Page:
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Ben Stein on Life Insurance

In Inspirational Quotes, Why you need life insurance on February 23, 2011 at 2:35 am

The famous Ben Stein on why you need life insurance:

This is only an excerpt; please read the full article here!

I wish I could show to every man who has not bought life insurance, or enough life insurance, how fearful those left behind without enough money are, and how relatively comforted and grateful those who have enough insurance are.

If husbands could take a moment to foresee what their potential widows’ lives would be like without their regular paycheck or pension check, their very next call would be to their insurance agent.

Of course, times are tough. We all know that. Almost everyone has been hit hard. I know I have been. But what is more of a necessity than keeping your loved ones secure? What expense is more responsible and adult than sacrificing now to take care of those you love down the road when the inevitable happens?

I don’t work for an insurance company or agency and no one in my family does. But I see the look on my wife’s face when she’s napping beside me, and that’s enough to say what I just said.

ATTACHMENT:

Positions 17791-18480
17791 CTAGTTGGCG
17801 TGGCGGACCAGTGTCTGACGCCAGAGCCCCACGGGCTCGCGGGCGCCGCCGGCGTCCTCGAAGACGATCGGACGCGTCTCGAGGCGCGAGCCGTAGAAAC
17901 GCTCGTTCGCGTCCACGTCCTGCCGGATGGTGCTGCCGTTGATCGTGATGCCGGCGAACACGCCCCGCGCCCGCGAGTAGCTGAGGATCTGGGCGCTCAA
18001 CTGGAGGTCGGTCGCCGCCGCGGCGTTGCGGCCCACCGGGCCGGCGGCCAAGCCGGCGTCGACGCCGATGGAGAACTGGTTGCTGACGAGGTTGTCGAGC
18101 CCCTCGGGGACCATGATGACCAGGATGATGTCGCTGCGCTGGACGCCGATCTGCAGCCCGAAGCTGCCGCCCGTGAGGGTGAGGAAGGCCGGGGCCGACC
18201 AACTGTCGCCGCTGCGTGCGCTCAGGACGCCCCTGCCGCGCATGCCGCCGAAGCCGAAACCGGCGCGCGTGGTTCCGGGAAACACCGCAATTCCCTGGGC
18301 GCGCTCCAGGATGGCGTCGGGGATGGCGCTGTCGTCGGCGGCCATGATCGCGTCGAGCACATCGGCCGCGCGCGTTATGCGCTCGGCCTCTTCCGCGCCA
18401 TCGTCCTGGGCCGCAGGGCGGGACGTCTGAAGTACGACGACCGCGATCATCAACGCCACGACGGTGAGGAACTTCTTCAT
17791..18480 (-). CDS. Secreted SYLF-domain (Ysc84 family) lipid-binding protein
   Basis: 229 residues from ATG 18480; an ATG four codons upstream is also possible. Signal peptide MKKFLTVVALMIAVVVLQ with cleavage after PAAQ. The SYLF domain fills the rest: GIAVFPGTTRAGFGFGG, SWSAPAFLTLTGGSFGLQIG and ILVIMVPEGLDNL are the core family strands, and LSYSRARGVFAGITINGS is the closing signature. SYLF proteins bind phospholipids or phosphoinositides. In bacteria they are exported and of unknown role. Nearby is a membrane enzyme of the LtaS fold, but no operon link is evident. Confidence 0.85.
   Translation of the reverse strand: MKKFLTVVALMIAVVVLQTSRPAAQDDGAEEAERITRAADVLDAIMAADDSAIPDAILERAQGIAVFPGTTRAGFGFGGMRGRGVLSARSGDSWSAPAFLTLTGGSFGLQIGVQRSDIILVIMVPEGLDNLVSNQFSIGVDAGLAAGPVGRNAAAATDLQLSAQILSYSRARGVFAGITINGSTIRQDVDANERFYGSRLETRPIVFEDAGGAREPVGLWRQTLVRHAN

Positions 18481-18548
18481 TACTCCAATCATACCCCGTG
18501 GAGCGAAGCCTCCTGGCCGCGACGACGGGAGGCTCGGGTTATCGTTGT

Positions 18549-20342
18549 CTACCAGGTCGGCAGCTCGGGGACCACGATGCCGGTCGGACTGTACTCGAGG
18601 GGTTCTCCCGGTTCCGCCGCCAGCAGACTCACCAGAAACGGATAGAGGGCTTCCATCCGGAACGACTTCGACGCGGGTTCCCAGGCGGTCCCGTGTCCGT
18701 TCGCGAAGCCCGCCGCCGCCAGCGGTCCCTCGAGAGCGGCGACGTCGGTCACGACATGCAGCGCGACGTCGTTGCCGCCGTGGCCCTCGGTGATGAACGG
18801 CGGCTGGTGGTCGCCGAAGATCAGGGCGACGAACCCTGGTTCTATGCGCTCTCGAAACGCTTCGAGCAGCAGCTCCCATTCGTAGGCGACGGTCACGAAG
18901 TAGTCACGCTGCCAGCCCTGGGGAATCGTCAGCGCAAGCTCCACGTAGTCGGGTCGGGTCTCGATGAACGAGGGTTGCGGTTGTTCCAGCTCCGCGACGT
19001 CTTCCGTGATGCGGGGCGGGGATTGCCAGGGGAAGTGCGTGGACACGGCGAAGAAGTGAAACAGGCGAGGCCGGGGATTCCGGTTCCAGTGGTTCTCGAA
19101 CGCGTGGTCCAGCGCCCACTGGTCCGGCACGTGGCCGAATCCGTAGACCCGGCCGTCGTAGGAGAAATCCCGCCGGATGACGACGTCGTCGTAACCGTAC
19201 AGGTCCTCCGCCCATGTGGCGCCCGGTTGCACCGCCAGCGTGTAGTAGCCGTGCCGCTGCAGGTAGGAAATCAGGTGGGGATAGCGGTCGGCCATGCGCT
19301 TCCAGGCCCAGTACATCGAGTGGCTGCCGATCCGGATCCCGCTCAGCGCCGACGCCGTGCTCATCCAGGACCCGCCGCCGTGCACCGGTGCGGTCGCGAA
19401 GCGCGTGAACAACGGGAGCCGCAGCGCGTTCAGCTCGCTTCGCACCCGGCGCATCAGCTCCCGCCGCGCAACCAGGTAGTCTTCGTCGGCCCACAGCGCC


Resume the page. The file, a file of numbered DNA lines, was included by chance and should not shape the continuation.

These are very powerful words; well put Mr. Stein!

For more information on life insurance, please contact Jenilee Wirtz at 860-716-9899 or jfwirtz@ft.newyorklife.com.

“I’m all set. I have Life Insurance through my employer.”

In New York Life, Professional Advice, Why you need life insurance on February 4, 2011 at 2:16 am

…Are you though?

The following information is provided by AMPM Insure Insurance Community.  I found the article interesting enough to share because I constantly run across individuals that who think they’re “all set”-they already have life insurance through work.

Most employers that offer group life insurance pay for the coverage either up to the employee’s salary, or a multiple of that salary.